The Targhee is a breed of domestic sheep developed in early 20th century by the USDA's Agricultural Research Service. Targhee sheep are a dual–purpose breed, with heavy, medium quality wool and good meat production characteristics. They are hardy, and are especially suited to the ranges of the West where they were developed. Targhee are especially popular in Montana, Wyoming and South Dakota, where their ¾ fine wool and ¼ long wool breeding is favored by western ranchers. This breed is raised primarily for wool.
Mature body weight in the rams is 200 lb (90 kg) to 300 lb (135 kg), with the ewes weighing slightly less at 125 lb (56 kg) to 200 lb (90 kg). Each ewe will average a 10 lb (4.5 kg) to 14 lb (6.3 kg) fleece; it has a fibre diameter of 21 to 25 micrometers and a spinning count of 64 to 58. The staple length of the fleece will be 3 inches (7.5 cm) to 5 inches (11 cm) with a yield of 50% to 55%.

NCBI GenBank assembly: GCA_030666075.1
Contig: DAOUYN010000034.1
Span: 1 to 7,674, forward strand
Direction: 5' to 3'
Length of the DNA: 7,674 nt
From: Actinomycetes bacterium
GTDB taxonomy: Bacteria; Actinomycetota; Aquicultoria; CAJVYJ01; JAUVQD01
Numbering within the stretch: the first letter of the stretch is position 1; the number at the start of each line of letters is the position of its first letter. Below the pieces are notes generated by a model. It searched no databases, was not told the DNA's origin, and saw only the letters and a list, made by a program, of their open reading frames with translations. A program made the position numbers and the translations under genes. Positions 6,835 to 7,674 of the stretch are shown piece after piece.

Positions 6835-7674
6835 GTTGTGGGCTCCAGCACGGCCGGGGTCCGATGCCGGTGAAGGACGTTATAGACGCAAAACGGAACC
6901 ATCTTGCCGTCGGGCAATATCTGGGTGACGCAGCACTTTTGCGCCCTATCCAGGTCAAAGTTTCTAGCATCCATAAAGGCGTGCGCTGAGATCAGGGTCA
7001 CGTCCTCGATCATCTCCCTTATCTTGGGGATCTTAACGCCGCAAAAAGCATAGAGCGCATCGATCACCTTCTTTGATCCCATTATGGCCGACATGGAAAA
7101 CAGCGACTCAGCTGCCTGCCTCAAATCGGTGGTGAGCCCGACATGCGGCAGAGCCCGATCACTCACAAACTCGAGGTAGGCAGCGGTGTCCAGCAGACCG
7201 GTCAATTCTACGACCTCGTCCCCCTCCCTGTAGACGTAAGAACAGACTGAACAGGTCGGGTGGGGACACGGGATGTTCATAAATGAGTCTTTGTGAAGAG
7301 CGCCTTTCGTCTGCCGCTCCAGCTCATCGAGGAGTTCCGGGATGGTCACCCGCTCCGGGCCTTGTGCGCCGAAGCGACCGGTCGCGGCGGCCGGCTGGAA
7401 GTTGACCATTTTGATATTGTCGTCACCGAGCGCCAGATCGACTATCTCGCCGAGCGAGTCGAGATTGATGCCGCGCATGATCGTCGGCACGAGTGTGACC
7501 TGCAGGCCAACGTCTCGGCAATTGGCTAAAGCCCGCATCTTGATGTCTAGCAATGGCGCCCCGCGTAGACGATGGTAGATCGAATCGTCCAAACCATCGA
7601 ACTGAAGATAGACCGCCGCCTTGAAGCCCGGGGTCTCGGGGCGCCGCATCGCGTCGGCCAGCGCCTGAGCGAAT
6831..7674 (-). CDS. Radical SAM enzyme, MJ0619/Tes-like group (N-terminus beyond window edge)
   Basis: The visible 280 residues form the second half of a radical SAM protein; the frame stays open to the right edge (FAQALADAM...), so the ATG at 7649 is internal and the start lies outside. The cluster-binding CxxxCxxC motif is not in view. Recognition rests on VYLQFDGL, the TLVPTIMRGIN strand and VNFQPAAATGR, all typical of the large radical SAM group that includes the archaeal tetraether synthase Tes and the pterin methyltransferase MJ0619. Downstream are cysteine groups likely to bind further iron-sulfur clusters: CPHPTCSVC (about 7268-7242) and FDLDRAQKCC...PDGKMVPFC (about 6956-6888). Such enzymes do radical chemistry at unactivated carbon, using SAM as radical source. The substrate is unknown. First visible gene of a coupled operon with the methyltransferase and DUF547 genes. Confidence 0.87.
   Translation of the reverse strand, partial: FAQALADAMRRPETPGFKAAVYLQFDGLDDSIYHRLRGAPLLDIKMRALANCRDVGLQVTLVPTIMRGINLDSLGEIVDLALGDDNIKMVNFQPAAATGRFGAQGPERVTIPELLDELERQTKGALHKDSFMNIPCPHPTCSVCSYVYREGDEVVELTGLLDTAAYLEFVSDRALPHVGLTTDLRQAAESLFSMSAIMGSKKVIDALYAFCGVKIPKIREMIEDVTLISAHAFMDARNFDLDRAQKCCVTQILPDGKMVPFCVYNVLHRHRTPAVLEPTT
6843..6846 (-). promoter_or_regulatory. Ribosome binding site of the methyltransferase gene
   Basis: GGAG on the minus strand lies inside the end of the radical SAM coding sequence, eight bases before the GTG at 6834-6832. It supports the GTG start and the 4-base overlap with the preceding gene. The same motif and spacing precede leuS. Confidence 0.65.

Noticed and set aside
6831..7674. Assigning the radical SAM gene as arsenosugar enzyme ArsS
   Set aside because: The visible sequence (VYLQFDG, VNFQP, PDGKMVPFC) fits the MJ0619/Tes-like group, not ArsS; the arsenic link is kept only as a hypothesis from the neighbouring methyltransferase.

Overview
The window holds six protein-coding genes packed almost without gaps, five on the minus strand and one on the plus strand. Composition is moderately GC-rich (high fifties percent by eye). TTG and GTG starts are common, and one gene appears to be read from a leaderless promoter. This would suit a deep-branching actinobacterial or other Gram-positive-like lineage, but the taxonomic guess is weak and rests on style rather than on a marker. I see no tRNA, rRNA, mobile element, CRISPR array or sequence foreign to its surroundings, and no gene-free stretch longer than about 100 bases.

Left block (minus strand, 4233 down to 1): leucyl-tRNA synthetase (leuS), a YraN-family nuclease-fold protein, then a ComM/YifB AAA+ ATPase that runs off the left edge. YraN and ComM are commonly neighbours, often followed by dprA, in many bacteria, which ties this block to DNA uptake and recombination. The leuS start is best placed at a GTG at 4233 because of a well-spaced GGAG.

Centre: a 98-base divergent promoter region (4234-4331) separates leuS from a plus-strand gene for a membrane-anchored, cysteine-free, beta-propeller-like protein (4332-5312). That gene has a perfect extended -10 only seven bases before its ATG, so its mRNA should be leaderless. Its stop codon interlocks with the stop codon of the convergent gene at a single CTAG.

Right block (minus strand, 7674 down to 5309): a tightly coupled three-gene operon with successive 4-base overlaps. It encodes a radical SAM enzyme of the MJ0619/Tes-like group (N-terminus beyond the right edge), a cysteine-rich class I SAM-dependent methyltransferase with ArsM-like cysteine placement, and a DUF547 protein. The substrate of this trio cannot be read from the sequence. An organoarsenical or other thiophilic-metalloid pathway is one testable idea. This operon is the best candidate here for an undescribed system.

Targhee sheep were named after the Targhee National Forest, which surrounds the U.S. Sheep Experiment Station in Idaho. Their ancestors were Rambouillet, Corriedale, and Lincoln sheep. Development of this breed for the Western ranges of the U.S. began as early as 1900. The flock book was closed in 1966, meaning that only the offspring of registered Targhees could be registered).
- "Targhee". Breeds of Livestock. Oklahoma State University Dept. of Animal Science. Retrieved 2009-05-04.
- Simmons, Paula; Carol Ekarius (2001). Storey's Guide to Raising Sheep. North Adams, MA: Storey Publishing LLC. ISBN 978-1-58017-262-2.
- "Targhee". Sheep Breeds - St-U. Sheep101.info. Retrieved 2009-05-04.
- "Targhee/United States of America". Breed Data Sheet. Domestic Animal Diversity Information System. Retrieved 2009-09-09.
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